The release of Oracle Migration Workbench for IBM DB2/AS400 has come soon after IBM's announcement of the first update of its Informix database.
In April, Oracle responded to IBM's purchase of database company Informix in a similar way - offering tools to facilitate migration from Informix to Oracle's 8i and 9i database software.
The latest move comes as new figures reveal that Oracle is facing the biggest threat to its database dominance so far, with competitors such as IBM and Microsoft chipping away at its market share.
In its most recent earnings report, Oracle said its database sales have fallen by 8%. This compares unfavourably with IBM, which reported 19% and 36% growth in the past two quarters respectively, and Microsoft, which said its database revenue has grown by more than 45% over the same period.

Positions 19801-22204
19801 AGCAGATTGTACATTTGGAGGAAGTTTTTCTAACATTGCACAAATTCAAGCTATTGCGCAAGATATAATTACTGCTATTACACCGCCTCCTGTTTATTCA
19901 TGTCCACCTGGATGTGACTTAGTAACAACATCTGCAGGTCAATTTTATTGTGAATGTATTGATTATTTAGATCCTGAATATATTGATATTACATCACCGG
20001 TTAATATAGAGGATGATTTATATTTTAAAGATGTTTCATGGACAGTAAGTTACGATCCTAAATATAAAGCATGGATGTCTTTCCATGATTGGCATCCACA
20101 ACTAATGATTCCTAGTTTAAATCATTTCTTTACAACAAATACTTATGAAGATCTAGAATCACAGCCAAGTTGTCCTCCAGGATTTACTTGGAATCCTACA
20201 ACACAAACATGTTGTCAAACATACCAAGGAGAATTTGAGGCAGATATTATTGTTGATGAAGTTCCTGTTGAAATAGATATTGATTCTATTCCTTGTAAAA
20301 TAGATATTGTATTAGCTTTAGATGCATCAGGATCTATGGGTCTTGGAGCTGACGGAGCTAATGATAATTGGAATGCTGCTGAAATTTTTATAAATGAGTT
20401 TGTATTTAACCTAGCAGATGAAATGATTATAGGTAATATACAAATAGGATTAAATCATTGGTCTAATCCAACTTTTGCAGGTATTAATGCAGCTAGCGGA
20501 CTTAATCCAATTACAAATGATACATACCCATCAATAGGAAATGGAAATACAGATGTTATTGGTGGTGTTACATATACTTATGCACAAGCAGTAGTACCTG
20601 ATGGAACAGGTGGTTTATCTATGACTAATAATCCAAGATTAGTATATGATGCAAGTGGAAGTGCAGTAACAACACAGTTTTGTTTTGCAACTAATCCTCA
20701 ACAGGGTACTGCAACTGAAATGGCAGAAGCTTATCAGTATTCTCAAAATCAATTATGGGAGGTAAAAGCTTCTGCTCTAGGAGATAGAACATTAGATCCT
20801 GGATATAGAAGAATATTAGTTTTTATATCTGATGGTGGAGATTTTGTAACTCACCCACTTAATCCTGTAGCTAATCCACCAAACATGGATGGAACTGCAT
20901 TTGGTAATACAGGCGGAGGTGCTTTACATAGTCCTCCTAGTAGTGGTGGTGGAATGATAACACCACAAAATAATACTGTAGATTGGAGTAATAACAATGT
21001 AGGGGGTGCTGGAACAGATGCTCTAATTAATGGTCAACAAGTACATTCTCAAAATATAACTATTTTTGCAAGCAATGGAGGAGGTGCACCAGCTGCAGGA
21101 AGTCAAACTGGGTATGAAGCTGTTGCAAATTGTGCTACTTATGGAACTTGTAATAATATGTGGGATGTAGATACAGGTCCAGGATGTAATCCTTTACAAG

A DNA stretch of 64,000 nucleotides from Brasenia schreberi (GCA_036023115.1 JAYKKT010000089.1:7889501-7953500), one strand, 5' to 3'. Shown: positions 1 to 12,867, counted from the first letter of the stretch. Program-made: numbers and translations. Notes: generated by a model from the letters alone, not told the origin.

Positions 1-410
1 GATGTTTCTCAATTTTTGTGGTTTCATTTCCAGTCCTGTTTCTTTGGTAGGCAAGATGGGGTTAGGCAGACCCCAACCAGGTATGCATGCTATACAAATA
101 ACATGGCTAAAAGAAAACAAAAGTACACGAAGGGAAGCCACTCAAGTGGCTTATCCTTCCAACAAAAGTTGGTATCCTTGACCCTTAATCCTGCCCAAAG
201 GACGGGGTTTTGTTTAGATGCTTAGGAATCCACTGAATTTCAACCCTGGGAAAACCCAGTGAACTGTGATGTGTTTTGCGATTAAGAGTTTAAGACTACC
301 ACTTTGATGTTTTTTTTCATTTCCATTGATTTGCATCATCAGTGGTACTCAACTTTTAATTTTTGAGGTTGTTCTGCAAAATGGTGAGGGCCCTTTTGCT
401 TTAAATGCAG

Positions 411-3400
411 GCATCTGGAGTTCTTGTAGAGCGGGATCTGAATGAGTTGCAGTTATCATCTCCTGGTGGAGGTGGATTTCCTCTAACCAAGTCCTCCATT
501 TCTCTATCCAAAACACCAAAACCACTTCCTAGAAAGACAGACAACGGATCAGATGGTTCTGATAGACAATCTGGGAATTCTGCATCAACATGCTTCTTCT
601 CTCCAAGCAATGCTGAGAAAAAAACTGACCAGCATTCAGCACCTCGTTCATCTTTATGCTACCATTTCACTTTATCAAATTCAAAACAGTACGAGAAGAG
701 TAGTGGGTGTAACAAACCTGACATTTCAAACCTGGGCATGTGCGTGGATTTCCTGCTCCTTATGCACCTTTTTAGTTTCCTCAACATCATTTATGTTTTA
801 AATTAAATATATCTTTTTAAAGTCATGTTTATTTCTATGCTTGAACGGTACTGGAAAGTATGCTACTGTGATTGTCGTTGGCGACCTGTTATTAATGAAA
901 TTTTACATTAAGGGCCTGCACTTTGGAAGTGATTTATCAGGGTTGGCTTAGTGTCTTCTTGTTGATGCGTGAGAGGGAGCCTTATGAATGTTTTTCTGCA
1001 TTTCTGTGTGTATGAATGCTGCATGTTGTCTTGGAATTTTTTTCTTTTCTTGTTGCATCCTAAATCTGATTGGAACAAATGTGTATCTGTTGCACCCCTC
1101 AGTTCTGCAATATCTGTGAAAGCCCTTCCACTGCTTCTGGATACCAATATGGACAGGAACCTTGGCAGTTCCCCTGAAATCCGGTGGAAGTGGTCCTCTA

Analysts have partly attributed Oracle's loss of customers during the past year to the company's attempt to introduce a controversial new pricing plan. The scheme would have forced customers using servers with faster processors to pay more.
At the launch of the 9i database in the summer Oracle scrapped the pricing strategy and followed IBM and Microsoft's lead by charging by the number of processors, regardless of speed.
The database market has essentially become a three-way race. According to Dataquest figures, Oracle captured 33.8% of the total market last year, up from 31.4% in 1999. IBM increased its market share slightly, to 30.1% from 29.9% the previous year, while Microsoft's share grew to 14.9% from 13.1%. Sybase and Informix, were the largest among the other suppliers in the market.